Take a Decade to Get There
At the close of 2022, used car prices rose by an astounding 31% Experts attribute the COVID crisis and supply chain problems, as well as the rising demand, to the high prices. Experts also predict that electric vehicles (EVs), will continue to grow in demand over the coming years. How will EVs perform in ten years?
Used cars with internal combustion engines sell very well as long as they’re maintained. People will not be afraid to buy a 10-year-old car that has 100,000 miles. It doesn’t take long to restore a well-maintained internal combustion engine, even with all the wear and tear expected from so many miles.
EVs can be a little different. An electric motor that is well maintained should run as smoothly as an internal combustion engine. Problems are caused by the batteries. Even with modern technology, ten-year-old batteries pose a significant risk.
Batteries degrade over time
Modern EVs run on lithium-ion batteries. At the moment, it doesn’t appear that there is another technology available to replace lithium-ion. Let’s say that you purchase a new Tesla Model 3 in 2022. The battery pack comes with an eight-year warranty. This warranty guarantees at least 70% capacity retention over the warranty period.
Why are 70% of the population satisfied with their current level? Because batteries degrade over time. Even batteries that have never been used can lose their capacity over time. Rechargeable batteries will eventually lose their capacity. They are eventually destroyed by natural degradation and repeated charge-discharge cycles.
The warranty of Tesla is valid for only eight years. They only guarantee 70% capacity retention, even though they offer an eight-year warranty. What happens in the ninth? What happens in the tenth year? What will happen to the battery pack 10 years after it is replaced?
Performance and Mileage
People buy cars based on what they see. However, used cars are valued based on more than just cosmetics. Edmunds and Kelley Blue Book value used cars based upon their expected performance, mileage, fuel mileage, and physical condition.
A brand new car can be purchased with an internal combustion engine. Then, you could turn it around and sell it off to Car Fast Cash. This company pays cash for cars in San Bernardino and Kern. They would give a price that is based on a standard valuation tool, such as Kelley Blue Book.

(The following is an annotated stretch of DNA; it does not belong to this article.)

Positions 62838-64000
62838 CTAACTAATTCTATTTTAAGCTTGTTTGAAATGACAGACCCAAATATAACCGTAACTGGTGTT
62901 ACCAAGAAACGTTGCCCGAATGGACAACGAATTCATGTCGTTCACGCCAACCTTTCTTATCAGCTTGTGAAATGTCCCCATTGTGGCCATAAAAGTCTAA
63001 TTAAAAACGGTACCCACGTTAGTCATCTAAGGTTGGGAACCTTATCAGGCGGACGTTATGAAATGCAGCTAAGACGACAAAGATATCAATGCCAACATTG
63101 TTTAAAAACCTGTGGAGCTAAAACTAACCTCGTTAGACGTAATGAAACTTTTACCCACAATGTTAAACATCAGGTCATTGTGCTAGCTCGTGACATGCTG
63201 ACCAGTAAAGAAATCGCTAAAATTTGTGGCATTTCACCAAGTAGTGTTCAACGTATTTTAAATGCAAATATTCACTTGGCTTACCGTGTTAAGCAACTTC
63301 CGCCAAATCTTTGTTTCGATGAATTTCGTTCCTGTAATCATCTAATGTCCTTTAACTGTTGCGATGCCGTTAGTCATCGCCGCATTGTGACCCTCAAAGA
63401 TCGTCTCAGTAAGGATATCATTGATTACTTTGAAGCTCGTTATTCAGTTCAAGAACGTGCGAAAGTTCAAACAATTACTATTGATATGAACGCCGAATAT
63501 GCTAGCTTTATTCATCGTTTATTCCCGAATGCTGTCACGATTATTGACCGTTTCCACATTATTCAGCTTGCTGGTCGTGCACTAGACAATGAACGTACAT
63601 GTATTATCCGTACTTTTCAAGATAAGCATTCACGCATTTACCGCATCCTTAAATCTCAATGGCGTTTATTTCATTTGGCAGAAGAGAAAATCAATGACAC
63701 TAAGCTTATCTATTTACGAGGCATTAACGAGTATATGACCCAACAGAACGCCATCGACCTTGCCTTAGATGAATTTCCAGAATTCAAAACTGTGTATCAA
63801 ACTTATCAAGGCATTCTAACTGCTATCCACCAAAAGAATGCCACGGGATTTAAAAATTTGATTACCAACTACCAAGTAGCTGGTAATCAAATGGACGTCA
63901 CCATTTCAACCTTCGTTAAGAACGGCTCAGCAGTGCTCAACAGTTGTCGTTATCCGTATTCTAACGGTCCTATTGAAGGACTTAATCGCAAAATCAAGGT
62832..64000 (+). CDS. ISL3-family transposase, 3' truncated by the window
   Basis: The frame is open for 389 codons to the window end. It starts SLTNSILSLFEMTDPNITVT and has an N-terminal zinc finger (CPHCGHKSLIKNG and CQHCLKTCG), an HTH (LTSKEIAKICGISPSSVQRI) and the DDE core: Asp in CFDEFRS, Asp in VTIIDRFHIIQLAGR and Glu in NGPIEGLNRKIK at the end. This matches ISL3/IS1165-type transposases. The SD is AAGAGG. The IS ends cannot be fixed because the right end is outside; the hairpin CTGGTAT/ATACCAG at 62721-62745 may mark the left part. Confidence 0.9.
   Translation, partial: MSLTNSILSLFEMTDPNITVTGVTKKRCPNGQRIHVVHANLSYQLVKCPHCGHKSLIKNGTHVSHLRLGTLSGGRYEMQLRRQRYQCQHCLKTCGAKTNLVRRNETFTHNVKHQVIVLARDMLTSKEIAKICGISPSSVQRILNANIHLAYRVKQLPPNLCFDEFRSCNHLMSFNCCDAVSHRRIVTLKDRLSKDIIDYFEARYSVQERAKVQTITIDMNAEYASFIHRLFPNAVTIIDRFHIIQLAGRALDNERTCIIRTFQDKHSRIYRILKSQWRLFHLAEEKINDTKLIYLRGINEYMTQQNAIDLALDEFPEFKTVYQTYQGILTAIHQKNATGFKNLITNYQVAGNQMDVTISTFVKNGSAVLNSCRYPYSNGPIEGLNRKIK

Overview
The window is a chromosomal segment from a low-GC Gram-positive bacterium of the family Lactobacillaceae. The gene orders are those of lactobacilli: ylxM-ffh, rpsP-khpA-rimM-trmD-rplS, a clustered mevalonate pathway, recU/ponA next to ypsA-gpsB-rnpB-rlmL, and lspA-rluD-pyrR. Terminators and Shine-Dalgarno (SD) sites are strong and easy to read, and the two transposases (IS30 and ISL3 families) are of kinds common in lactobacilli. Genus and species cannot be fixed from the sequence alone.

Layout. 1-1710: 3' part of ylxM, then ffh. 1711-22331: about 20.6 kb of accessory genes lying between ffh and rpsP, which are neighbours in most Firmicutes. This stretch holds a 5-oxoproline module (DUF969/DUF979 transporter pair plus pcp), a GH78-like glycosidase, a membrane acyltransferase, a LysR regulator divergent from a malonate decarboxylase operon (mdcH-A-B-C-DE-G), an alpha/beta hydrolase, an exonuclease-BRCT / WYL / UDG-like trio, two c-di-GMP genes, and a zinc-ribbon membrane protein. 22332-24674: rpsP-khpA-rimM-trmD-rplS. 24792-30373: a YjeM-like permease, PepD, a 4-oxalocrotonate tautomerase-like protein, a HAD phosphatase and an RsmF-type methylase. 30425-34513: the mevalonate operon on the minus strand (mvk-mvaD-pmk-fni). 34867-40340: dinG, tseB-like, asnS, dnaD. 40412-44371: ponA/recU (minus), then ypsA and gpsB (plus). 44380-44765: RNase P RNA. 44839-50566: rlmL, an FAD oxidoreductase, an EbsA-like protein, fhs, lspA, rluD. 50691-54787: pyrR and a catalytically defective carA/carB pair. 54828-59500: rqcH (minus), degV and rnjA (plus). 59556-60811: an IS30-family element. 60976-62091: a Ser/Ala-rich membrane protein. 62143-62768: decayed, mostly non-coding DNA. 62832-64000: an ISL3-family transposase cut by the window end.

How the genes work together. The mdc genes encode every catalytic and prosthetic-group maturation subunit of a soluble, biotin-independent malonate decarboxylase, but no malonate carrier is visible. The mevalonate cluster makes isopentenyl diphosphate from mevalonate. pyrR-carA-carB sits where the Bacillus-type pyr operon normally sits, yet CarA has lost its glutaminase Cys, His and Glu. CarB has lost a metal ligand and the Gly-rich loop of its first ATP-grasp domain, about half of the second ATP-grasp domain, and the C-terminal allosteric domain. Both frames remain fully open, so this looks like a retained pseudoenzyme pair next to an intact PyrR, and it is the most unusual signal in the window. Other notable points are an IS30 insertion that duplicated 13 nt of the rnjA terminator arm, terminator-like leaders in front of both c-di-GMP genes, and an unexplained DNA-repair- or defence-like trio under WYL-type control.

If you take good care of your car, it will retain its value and you will get a fair offer by Car Fast Cash. Now, let’s say you buy a Tesla Model 3. It would still be fair to offer it but it would have a lower price due to the age of its battery pack and how many miles it has.
It is important to remember that EVs will lose value more quickly than gasoline-powered cars due to battery degradation. Even with less mileage, EVs will lose value if both cars are maintained equally.
The Trade-In Question
Trade-in value is another thing to think about. Before investing in EVs, this is something that people need to consider. Will they rely on trade ins if they can’t sell their EVs on a private market? If so, will dealers be more willing to pay a higher amount?
This could be the EV owner’s salvation. Dealers could pay top dollar for used EVs if the motors and mechanics are in great shape ten years from now. The batteries can be replaced at wholesale prices by dealers, while private buyers would need to purchase them retail.
The dealer’s margin would be cut if the batteries were replaced. Accepting EV trade-ins might still prove to be profitable. All of it would depend on whether wholesale batteries are available at a reasonable price. This is the big question. Cheap batteries won’t become the norm if carmakers stick to proprietary batteries.
Interchangeable generic batteries
The current battery technology is proprietary because automakers are competing for the best technology. After the race is over, the winner could license its technology to other generic battery manufacturers. We could then have cheaper interchangeable batteries.
This would allow EVs to have a longer resale life and a higher resale price. A generic, interchangeable battery pack that can be replaced by the owner would alleviate any fears about purchasing an EV used and then having to spend thousands replacing it.
EV Charging Infrastructure
If it isn’t addressed quickly, there is another thing that could disrupt used EV markets: the absence of EV charging infrastructure. Although charging stations are appearing in new locations, there isn’t enough infrastructure to support widespread adoption. Consumers want fast charging. Consumers want EVs to be charged as fast as possible.
The charging infrastructure issue will not be solved. This will limit the potential audience for EVs beyond the current market. Because, aside from cost, the only thing that is keeping many Americans away from switching to EVs are the charging issues.
Before EVs can replace gasoline-powered cars, they have a long way to go. There are still questions about their resale potential. What will their performance be a decade later? Will consumers be more inclined to purchase used EVs in the future if they are reluctant to buy new EVs now? The truth will come out in the end.